When Eduardo Duenas moved to Philadelphia seven years ago, it was a bit of a shock. “I’m from the jungle and the differences hit me hard,” says Eduardo, who was born in Honduras and earned his B.A. in Ecotourism and M.A. in Environmental Management/Sustainable Development in Costa Rica. “At first, I thought there was nothing here. Now I feel the opposite.”
Eduardo joined the Fairmount Park Conservancy’s team as the Volunteer Manager last year after more than five years managing school programs for the Schuylkill Center for Environmental Education. He is passionate about the natural world and sharing its wonders with as many people as he can, and his role as Volunteer Manager gives him many opportunities to do so.
“I want to share and teach … and volunteering is a way to do that and it’s a great way to support your park and your larger community,” Eduardo says. “Our volunteers come from different backgrounds, but nature connects us all.”
There are many ways to volunteer with Fairmount Park Conservancy, including weekly volunteer workdays April through October and city-wide cleanups for Love Your Park in the spring and fall. Eduardo also coordinates events for corporations, youth groups, and other organizations that want to give back. The locations and the work assignments vary based on which parks or organizations are in need at the time.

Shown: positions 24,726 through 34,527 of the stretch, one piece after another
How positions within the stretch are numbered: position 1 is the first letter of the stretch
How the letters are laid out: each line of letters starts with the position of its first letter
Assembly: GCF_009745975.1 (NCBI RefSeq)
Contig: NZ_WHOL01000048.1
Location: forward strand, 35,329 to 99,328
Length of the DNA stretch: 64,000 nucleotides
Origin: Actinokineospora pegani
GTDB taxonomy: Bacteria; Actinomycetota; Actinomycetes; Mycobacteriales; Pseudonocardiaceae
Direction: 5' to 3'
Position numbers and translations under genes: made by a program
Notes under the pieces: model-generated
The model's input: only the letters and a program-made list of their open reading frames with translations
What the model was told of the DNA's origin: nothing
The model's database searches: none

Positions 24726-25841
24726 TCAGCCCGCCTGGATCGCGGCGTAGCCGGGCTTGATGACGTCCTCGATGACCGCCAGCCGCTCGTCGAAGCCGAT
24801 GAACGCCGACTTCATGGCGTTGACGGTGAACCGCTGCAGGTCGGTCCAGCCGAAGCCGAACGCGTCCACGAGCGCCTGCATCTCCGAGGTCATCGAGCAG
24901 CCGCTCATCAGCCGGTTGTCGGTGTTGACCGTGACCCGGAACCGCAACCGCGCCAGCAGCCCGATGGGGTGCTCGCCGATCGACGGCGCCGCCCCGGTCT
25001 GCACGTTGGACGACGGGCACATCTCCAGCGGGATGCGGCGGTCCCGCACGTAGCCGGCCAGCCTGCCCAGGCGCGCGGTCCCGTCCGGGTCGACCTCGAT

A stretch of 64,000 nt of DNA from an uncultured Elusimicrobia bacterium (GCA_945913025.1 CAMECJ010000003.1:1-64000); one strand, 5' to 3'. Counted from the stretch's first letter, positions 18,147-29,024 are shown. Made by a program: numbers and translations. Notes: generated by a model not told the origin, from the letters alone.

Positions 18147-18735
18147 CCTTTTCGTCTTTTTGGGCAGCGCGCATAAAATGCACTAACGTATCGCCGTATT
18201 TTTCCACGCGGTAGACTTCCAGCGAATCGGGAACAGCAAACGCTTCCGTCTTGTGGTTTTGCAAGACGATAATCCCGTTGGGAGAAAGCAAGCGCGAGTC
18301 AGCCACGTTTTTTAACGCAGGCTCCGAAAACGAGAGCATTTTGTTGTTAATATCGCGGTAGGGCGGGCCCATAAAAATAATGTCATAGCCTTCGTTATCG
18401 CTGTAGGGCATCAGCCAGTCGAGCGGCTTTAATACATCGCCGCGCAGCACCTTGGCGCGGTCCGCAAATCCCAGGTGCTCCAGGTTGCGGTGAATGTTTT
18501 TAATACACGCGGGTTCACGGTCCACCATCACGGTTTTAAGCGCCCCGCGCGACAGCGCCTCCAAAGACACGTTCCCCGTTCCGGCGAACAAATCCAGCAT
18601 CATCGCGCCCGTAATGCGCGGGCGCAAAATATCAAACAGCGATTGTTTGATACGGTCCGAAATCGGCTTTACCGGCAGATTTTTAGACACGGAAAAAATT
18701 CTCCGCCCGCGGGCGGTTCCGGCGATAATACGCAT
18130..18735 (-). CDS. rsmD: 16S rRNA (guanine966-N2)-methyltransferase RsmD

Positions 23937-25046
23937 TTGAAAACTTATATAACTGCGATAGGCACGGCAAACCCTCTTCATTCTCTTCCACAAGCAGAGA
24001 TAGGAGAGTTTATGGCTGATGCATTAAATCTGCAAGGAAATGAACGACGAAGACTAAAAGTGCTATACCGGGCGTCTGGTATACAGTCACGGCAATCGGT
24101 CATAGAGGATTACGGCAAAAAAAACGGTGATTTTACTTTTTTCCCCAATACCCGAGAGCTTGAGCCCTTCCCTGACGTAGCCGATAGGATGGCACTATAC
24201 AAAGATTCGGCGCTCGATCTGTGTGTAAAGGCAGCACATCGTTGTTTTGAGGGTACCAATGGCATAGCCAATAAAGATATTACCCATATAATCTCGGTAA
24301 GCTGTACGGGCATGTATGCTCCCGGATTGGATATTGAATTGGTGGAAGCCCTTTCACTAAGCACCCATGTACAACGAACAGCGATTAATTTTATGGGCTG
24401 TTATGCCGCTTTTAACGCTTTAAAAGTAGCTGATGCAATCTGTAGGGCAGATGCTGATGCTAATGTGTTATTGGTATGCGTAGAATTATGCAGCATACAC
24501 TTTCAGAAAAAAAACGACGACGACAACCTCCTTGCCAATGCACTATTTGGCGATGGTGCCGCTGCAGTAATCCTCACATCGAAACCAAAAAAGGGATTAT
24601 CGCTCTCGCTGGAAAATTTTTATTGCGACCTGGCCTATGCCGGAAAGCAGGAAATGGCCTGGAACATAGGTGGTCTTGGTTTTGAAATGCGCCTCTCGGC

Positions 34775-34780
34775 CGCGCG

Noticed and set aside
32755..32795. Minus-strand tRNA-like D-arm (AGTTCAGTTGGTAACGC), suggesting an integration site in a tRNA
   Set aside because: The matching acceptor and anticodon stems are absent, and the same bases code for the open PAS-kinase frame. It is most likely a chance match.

“Many people think that volunteers just pick up trash, but with my projects, we’re planting, installing tree guards, maintaining, mulching, removing invasive species,” he says. “It could easily seem overwhelming, but I break it down into different pieces and offer a range of tasks for all levels.”
More than 3,000 people volunteer with the Conservancy each year. In 2022, Eduardo estimates he had personal interactions with about 800 of them. His goal is to meet more than 1,000 people this year.
“I think it’s more gratifying for the volunteers when they learn they’re part of a bigger plan. They have a purpose,” he says. “Restoring the edge of the river with new plantings will filter water and reduce erosion. Planting and protecting trees will create new habitats and increase the canopy. Cleaning and maintaining popular areas will give visitors a safer, more enjoyable experience. I want our volunteers to know that they are appreciated and that their time is valued.”
Eduardo is always on the lookout for more projects that connect parks with their local communities. He’s particularly proud of the transformation volunteers achieved in Wynnefield last year, which involved cleaning and uncovering the park’s entrance. Eduardo is a big fan of before and after photos that reinforce people’s sense of pride in a job well done.
“You might be tired and covered in dirt, and then you see you’ve recovered a trail or protected a tree from invasive vines or filled a whole trash bag with litter. You did that,” he says. “A lot of this work has to be done by hand. It requires discipline: Little by little, hour by hour, we get big things done.”
Click here for ways to volunteer with Fairmount Park Conservancy.